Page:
By Paul Kennedy
A New York Daily News report that MLS is seriously considering a switch to a summer-to-spring season -- meaning it will play through part of the winter -- was immediately panned in most circles. But a strong case can be made that MLS must switch.
The case for switching the MLS season from its current spring-to-fall season to summer-to-spring revolves around three central points:
1.Finishing the MLS season, as it is constructed now, with the playoffs in November and December is a mess. If you don't think so, come back and discuss it with me after this fall's playoffs.
MLS will jam four playing dates into 12 days, then take four weeks to get in the final two playing dates. It will take off the weekend of Nov. 16-17 (FIFA fixture date) and the weekend of Nov. 30-Dec. 1 (Thanksgiving). Any serious sports league will want its playoffs to be the highlight of its season. Right now, MLS crawls across the finish line.
A summer-to-spring season will allow MLS to start and finish the season in the best weather and finish the regular season and playoffs without interruption for nine straight weeks instead of starting and finishing in the worst weather with three weekend breaks over the same nine weeks.
Throw in the television card -- a late May finish to the MLS season is a lot more attractive to the networks than an early December finish -- and fixing the playoff schedule is the single strongest argument to make in favor of the switch.
2. As MLS attracts more and more national team-caliber players -- or put another way, as it retains more and more national team-caliber players -- the conflicts with the FIFA calendar will become greater, meaning a schedule that plays through the summer will become unsustainable.
In 2013, the conflicts covered nine weekends in the MLS regular season -- FIFA fixture dates in March, September, October, plus two in June, and the Gold Cup over four weekends in July -- and MLS played through every weekend. Does any serious sports league play any games without all its best players? Of course, not.
Put another way, Seattle Sounders ownerJoe Roth didn't shell out $20+ million to sign Clint Dempsey so he'd be off playing for the national team for nine weeks of the MLS season. (Oops, Dempsey played for the Sounders Sunday night. But that brings up the next point.)
3. As MLS plays a bigger role on the international transfer market, it will want to be able to buy and sell players during the peak season, the summer transfer market -- when everyone else does.
From the selling point of view, MLS will get more money for players it sells in the summer than in the winter when few clubs participate in the market.
If you assume most of the best players move in the summer -- many of them free agents whose contracts expire on June 30 -- MLS's new signings will be available for the entire MLS season if it starts in July. What other serious sports league, as MLS does now, opens its most important trading window in the middle of the season?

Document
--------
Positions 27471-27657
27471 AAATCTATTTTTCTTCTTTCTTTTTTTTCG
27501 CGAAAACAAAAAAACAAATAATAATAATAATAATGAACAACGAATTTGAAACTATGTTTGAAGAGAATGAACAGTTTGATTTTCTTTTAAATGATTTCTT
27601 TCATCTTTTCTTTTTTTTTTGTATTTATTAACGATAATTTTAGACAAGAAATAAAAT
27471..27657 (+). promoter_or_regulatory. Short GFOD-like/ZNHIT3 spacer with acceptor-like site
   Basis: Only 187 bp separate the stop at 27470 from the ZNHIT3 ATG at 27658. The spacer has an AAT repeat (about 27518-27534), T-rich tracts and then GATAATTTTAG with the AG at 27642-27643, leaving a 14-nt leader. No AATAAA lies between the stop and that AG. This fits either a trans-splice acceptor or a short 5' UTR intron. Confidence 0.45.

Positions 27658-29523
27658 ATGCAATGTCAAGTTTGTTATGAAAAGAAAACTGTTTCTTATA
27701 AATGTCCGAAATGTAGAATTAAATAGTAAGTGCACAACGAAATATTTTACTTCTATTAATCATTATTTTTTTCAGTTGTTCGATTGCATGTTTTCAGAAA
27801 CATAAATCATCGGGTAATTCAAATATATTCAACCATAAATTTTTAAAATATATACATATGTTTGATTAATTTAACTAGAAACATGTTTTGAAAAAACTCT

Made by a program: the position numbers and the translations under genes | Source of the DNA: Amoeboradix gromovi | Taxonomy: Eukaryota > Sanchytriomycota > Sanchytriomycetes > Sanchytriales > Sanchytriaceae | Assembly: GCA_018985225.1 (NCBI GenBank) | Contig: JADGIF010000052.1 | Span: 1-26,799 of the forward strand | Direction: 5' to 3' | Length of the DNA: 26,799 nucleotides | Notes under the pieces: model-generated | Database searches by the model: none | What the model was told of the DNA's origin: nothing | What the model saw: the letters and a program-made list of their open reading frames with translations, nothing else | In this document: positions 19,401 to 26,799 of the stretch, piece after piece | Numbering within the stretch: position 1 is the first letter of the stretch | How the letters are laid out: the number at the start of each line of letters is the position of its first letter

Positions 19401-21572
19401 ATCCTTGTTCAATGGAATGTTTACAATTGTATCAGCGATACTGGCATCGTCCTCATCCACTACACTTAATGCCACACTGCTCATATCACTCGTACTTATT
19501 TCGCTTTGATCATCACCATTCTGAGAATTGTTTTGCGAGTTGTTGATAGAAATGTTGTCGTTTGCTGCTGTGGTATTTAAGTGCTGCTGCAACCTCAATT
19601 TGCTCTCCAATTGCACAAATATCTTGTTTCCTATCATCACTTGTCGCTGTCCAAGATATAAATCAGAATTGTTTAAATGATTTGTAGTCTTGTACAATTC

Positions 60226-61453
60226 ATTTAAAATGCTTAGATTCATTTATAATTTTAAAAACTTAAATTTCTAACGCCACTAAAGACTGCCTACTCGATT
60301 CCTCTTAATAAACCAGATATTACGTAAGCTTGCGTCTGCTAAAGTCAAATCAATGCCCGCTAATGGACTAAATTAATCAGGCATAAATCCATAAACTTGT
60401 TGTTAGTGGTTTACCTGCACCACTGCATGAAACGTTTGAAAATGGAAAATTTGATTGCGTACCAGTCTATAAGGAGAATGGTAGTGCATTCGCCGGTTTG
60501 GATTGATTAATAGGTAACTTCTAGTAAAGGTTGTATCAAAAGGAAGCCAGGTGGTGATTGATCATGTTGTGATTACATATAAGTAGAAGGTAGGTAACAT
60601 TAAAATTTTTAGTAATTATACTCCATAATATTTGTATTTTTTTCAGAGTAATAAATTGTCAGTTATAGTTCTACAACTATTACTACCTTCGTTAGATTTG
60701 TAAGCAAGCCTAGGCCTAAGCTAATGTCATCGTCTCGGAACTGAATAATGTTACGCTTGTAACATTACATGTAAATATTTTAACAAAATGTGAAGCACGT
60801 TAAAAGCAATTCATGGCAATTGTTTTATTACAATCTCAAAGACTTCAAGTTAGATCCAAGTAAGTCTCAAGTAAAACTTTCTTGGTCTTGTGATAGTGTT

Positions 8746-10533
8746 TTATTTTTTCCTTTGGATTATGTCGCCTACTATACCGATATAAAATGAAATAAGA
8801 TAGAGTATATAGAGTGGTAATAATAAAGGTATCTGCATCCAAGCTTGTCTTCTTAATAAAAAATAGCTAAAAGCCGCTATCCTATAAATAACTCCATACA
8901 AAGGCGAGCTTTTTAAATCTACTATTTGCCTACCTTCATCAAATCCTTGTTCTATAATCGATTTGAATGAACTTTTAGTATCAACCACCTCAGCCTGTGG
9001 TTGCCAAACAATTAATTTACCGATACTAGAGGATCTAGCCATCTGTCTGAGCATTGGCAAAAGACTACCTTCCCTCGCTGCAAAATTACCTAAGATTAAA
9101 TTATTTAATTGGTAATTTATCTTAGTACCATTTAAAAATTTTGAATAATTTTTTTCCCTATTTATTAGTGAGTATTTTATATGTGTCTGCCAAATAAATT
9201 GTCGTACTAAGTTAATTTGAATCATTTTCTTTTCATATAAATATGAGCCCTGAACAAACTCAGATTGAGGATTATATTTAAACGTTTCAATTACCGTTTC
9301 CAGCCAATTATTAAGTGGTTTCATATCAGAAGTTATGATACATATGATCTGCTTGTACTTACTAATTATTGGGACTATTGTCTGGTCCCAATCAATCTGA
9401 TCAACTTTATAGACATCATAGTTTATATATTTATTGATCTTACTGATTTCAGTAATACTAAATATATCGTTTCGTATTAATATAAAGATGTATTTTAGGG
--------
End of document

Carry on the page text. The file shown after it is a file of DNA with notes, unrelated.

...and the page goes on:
Getting back to Dempsey, Roth is paying him in 2013 but the fact is, the national team captain won't be ready to go at 100 percent until 2014. (The only reason Dempsey was playing for the Sounders was he hadn't yet regained his top form to justify a call-up to the national team.)
The same thing happened to David Beckham and Thierry Henry. Their first half-seasons were busts as they jumped on the MLS mid-season treadmill going at full speed. It's a waste of big money and a loss of credibility for the players and the league to bring them in mid-season.
An MLS summer-spring season in 2015-16 would look something like this:
July 11-12: opening weekend (week after Gold Cup final -- and Women's World Cup final. That's right: both are currently placed on the FIFA calendar to be played the same day, July 5, 2015.)
Dec. 6:break for winter (same date as in 2013).
March 5:start of spring season (same date as in 2014).
May 29: end of playoffs (weekend before FIFA summer fixture date).
That's a total of 35 weekend dates, four of which would still have FIFA fixture dates. By comparison, there are 41 weekend dates in 2013, 10 of which have fixture dates (the nine MLS played through plus the Nov. 15-16 weekend it will skip between the first and second legs of the semifinals).
As a starting base to schedule the regular season, MLS will be working with the same number of FIFA fixture-free weekend dates (26) in a summer-to-spring format as it will with the current spring-to-fall format even though there are six fewer weekend dates overall.
The trick with a summer-to-spring schedule -- or the current spring-to-fall schedule for that matter -- free of FIFA fixture weekends is what to do about getting regular-season games played that are no longer be played on the FIFA fixture weekends.
With both formats, there are 26 FIFA fixture-free weekends, which means dates for eight other games must be found unless MLS is going to shrink the schedule -- which isn't going to happen. There are only two options: add more midweek dates and/or extend the season into February.
MLS got away with scheduling only 33 midweek games in 2013 -- an average of less than four per team -- by playing through the FIFA fixture weekends and Gold Cup. It won't be able to do that forever.
It will be argued that finding midweek dates will be harder in a summer-to-spring season because you lose the midweek summer nights when school is out, but the counter to that as MLS grows it becomes less dependent on attracting the youth soccer crowd.
Moving into February will be easier to handle as MLS expands into warm-weather markets like Orlando, Miami and Atlanta. And if MLS must play in February and March, would you rather play those games as the season-openers -- the matches that set the tone for the season -- or to restart the season?